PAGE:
Thinking about the X41 Tablet PC one month later…

I’ve been evaluating a Lenovo IBM X41 Tablet PC for about a month now and while I still have concerns about performance and occasionally am baffled by the subtleties of Windows for the Tablet PC, I’m finding that it integrates nicely into my workflow.
This morning when someone commented on my X41 Tablet PC entry with the question:
“Dave, interested to know whether you think its the hardware or the OS that is letting you down. Seems like its mostly the OS. Let me know please as I am looking at the x41 vs other Tablet PCs.”
I thought it would be useful to move the answer into its own weblog entry, as a logical followup to my two previous articles on the X41 and Windows for Tablet PC: Lenovo IBM X41 Tablet PC: I’m Not Impressed and, a few days later, Windows for Tablet PC Handwriting Recognition is Superb.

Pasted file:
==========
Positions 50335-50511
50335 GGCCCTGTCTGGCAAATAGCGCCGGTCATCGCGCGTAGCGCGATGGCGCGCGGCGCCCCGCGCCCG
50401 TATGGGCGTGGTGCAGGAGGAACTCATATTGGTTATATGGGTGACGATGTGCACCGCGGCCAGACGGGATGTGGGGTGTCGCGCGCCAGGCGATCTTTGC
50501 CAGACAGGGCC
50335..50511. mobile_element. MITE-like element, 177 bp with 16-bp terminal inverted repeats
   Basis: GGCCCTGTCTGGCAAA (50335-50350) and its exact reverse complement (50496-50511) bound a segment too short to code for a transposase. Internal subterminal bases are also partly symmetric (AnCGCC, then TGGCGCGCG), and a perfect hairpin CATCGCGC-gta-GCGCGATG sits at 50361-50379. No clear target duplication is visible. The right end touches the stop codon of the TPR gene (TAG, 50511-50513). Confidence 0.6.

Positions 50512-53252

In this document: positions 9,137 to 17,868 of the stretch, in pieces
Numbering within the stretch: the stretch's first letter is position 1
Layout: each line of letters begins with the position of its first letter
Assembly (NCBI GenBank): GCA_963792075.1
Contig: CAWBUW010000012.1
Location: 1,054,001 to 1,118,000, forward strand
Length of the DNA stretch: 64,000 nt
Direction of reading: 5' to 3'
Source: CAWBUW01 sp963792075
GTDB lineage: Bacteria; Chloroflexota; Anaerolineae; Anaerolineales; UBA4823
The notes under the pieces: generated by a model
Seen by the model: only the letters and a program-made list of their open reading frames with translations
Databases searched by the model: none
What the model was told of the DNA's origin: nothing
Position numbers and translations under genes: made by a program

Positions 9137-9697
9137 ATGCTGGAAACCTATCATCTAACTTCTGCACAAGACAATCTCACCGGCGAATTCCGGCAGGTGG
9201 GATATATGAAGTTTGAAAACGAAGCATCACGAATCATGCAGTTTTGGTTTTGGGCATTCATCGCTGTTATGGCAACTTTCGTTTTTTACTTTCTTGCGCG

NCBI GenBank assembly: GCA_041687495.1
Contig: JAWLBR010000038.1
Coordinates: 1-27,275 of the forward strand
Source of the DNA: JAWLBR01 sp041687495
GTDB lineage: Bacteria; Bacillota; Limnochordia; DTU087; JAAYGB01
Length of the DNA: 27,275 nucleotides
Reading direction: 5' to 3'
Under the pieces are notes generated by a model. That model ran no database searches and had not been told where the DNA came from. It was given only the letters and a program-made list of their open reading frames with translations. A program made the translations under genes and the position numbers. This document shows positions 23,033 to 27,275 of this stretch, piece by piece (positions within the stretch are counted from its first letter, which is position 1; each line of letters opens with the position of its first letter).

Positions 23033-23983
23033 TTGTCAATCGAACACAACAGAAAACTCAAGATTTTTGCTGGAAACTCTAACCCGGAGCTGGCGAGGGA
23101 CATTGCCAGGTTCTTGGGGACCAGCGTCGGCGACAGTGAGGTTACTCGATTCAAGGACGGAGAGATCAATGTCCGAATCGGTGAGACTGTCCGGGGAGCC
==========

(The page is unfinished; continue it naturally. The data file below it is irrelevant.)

To me, the key question is whether the cost and hassles of managing with yet one more piece of sophisticated technology is outweighed by the benefits of the unit. And at this point, I’d have to say yes, the X41 Tablet PC is a good solution. Let me explain my thinking, though…


Rather than look for new solutions with the X41, my goal was really to try and drop it into my existing work environment, where I attend lots of lectures and talks, go to multi-day meetings and strategic planning sessions and spend a fair amount of time consulting with clients on the phone.
The second barrier is that my preferred operating system is Mac OS X, not Windows XP, so everything else being equal, I’d much rather have a Tablet Mac (what I call a PowerPad Mac). But at this point in time, the only OS choice seems to be Windows for Tablet PC, so that’s what I’m running.
And you know what? It’s a great addition to my professional life, and the combination of light weight, long battery life and wifi connectivity, coupled with the low profile layout, have proven quite attractive once I started using the X41 regularly.